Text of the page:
Cooking Abroad

Lontong Made In USA


Muslims living abroad don’t generally get to feel the excitement of preparing to break the ritual fast of Ramadan or the rush to buy enough provisions for the prolonged Idul Fitri celebration. One of the main things missing for Indonesian Muslims is the process of making ketupat rice cakes in coconut palm leaves for the holiday.

Ideally, ketupat is served with opor ayam (chicken in creamy coconut sauce) for Lebaran, as Idul Fitri is known in Indonesia. Unfortunately, palms leaves for covering the chubby square ketupat rice cakes for boiling and steaming cannot be found just anywhere around the globe. So, I have had to make do with making lontong, a thin elongated tube shaped rice cake, instead of ketupat.

Even making lontong is a challenge. The biggest problem was finding plastic bags strong enough to withstand 3 hours of boiling. That is how long it takes dry rice to cook into the smooth, thick, solid paste of lontong or ketupat rice cakes.

In my efforts to prepare lontong, I surveyed the supermarkets within a reasonable radius of my apartment in Washington, D.C. With the shape of plastic bag generally used in Indonesia for making lontong in mind as a guide, I found a wide variety of possibilities, but finally chose sandwich bags.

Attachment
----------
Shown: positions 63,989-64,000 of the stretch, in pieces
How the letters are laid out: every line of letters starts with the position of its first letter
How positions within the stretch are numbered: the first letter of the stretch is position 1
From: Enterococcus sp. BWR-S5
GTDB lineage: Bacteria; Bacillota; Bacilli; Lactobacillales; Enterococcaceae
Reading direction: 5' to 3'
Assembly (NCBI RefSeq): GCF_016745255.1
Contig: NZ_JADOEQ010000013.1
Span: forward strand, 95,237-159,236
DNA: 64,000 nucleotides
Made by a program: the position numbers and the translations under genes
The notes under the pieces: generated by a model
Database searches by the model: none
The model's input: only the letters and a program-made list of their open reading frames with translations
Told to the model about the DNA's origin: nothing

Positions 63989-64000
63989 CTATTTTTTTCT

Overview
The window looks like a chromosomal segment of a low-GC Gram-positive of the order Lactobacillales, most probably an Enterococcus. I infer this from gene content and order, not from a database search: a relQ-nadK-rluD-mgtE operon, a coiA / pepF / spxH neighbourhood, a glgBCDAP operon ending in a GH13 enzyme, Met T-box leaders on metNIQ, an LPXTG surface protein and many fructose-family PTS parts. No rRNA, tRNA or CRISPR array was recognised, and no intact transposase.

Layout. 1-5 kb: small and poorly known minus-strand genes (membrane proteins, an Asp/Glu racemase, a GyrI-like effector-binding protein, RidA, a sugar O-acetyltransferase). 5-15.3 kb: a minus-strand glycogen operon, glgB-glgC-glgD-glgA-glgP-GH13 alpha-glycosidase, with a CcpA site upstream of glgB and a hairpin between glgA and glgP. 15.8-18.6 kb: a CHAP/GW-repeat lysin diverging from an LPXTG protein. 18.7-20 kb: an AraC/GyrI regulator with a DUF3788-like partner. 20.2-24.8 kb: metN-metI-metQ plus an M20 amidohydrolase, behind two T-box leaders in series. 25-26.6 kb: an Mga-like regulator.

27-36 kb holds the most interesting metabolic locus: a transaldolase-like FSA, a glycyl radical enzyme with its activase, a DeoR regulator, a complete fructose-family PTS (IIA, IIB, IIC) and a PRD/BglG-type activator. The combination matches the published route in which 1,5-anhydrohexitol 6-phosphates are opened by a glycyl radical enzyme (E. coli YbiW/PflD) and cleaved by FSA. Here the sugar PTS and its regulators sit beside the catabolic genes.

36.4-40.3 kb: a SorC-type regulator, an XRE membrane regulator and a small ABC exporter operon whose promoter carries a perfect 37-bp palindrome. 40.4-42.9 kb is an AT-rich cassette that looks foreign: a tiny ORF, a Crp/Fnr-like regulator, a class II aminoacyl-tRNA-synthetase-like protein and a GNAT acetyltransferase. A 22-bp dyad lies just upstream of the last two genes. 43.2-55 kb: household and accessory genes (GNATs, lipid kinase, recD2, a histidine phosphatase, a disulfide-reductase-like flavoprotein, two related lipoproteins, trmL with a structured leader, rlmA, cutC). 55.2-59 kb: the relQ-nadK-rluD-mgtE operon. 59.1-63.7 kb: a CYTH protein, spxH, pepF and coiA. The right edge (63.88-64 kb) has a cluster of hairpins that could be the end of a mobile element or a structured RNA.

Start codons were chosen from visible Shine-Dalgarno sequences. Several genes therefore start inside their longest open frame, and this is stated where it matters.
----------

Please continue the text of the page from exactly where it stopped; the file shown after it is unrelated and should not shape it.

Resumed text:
To make the lontong, I closely followed the instructions I had seen on lontong making tutorial videos, or from directions gleaned from Indonesian food recipe blogs online. In general, the instructions boiled down to: perforate the plastic bags evenly with a fork or sate skewer, wash the raw rice and drain off the water; then fill the plastic bags about one-third full (or a bit more if you want the lontong very solid), and seal the bags, before filling a pan with water and dropping in the bags of rice for boiling for approximately three hours.

The results? Failure!

The plastic bags broke before the boiling time was up; they couldn’t withstand the prolonged heat.

So I went back to the supermarket to try to find heat resistant plastic bags. I found a number of choices: large oven bags for roasting turkeys; smaller slow cooker liners, and even smaller microwave cooking bags. I chose the latter because they were the size I was looking for.

Praying as I went, I repeated the lontong preparation ritual. Wash and drain rice, punch holes in plastic bags, fill bags with rice, and boil the rice in the bags for three hours. Because I was using an electric stove rather than a gas stove, the lontong was ready in less than three hours.

And … the plastic did not break. Perfect!

With pride, I sent a photograph of the lontong I made to my mother in Indonesia with the message: “Lontong made in plastic in America. Now I am ready to open a lontong sayur food stall in the land of Uncle Sam!”